There are a few goals to keep in mind:
- Preserve and care for existing green areas.
- Supplement the city with more green and blue surfaces to absorb rainwater, reduce temperature, create habitats and augment the functionality of buildings.
- Create coherent green networks to achieve a new kind of urban nature to blend urban nature into a hybrid environment.
Some of the most sustainable buildings in the city, for instance, are the BIG-designed CopenHill and the 3XN-designed UN city, alongside the Klimakvarter housing development. All of these are green-roofed and flood-proof.
According to Phase 1 of the Second National Climate Change Study by the Centre for Climate Research Singapore and the Met Office’s Hadley Centre, Singapore’s climate will become significantly warmer and more prone to heavier storms and rising sea levels by 2100.
Singapore’s resilience lies in its Resilience Framework, which helps to identify the risks and possible solutions and formulate plans to minimise the impacts of climate change. There are six main points in the framework, which outline the focus of the climate-related action the city needs to take:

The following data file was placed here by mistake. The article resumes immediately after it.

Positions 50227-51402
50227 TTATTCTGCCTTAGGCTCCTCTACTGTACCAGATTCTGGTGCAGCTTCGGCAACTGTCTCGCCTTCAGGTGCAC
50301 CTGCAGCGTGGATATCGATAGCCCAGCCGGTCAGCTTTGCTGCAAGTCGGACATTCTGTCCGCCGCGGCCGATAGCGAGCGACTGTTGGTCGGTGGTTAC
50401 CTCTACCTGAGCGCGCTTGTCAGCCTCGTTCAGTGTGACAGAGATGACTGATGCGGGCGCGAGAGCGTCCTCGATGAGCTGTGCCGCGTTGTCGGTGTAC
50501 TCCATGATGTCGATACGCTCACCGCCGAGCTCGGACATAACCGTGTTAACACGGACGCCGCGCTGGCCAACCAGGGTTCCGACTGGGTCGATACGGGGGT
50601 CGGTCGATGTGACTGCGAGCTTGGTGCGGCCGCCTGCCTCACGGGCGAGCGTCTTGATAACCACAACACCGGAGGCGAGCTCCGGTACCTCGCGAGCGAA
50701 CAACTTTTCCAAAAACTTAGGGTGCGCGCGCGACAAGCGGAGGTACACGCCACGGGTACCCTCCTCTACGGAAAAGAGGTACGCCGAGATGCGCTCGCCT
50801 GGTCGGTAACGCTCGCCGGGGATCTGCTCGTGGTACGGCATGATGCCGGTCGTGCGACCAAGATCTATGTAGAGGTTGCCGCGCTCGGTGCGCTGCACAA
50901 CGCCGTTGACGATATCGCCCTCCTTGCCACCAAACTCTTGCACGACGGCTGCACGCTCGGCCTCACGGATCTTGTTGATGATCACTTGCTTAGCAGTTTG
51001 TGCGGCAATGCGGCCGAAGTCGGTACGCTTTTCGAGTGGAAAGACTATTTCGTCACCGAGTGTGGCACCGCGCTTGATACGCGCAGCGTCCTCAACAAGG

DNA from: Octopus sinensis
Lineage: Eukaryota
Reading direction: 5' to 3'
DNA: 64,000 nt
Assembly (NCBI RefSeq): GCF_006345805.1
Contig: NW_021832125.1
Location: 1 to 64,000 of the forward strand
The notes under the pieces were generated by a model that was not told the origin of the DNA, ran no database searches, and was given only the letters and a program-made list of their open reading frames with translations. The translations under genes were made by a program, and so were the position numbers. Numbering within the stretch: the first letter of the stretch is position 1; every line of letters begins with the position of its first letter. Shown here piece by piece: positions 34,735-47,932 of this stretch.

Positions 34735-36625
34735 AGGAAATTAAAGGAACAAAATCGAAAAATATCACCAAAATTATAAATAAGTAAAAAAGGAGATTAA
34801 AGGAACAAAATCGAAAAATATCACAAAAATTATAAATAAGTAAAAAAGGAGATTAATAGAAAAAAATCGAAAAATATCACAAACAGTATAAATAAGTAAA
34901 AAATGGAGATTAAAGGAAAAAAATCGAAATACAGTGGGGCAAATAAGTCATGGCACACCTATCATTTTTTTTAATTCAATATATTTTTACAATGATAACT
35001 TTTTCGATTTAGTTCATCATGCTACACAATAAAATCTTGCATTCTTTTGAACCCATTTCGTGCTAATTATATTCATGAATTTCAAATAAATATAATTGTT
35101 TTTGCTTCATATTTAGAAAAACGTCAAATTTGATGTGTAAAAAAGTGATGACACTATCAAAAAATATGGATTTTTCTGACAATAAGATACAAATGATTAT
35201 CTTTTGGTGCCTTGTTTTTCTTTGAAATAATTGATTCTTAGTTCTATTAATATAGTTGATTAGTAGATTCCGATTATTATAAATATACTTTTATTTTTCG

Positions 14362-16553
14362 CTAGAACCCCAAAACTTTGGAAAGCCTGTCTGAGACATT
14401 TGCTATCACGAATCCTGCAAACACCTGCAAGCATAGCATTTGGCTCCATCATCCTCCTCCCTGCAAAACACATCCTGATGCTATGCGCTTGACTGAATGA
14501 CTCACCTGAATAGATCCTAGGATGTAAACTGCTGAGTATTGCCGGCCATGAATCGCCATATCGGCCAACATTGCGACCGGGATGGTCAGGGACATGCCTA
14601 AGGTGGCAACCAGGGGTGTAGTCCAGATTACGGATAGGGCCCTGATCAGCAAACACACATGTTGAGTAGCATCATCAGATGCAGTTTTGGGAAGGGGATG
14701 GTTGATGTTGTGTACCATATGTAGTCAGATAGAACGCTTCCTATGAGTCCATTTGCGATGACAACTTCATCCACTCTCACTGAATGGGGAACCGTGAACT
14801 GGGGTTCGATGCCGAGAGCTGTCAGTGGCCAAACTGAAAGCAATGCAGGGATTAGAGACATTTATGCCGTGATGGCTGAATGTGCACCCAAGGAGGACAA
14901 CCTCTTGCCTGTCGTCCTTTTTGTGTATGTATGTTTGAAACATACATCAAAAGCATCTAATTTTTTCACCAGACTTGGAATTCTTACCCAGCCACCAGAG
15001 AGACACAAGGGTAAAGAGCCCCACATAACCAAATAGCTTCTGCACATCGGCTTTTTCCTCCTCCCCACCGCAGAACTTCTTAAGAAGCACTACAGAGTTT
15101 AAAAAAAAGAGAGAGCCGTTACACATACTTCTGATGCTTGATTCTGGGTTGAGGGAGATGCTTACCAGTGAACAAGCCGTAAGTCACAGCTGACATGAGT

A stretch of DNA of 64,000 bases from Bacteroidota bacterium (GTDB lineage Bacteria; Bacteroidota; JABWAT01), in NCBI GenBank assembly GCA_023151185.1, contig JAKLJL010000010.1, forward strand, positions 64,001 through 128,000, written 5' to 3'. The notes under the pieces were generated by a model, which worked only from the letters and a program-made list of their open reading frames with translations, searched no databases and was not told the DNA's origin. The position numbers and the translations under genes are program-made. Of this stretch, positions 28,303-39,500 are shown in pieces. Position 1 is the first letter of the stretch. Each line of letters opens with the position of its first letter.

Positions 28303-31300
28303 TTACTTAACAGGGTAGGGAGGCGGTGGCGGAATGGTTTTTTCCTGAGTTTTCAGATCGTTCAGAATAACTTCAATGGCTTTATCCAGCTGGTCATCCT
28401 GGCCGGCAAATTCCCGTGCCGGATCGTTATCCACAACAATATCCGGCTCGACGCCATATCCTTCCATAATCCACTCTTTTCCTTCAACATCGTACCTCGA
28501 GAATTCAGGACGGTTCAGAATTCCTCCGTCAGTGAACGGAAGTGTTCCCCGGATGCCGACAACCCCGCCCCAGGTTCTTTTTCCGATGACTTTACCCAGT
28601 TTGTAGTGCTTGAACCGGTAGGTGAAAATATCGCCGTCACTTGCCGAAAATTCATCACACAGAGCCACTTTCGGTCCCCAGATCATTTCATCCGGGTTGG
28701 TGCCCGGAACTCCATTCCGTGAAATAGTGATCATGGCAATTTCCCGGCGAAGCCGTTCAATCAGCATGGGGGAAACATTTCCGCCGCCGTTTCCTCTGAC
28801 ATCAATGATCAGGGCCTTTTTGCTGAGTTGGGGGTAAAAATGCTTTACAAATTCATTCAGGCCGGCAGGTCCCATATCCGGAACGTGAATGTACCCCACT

- Protect the coasts from sea level rise with hard structures such as seawalls, rock slopes, and roads near coastal areas.
- Manage the water and minimise floods by ensuring continued water supply for all also thanks to NEWater plants, which get water from alternative sources such as desalinated water, and also by building detention tanks for floods and raising ground levels across Singapore.
- Protect biodiversity and greenery by inspecting trees at least once a year and by establishing natural parks, such as the Sisters’ Islands marine park, to preserve biodiversity.
- Strengthen resilience in public health and food supply by setting up a heat stress information system for the public and boosting farmers’ productivity to rely less on imported goods.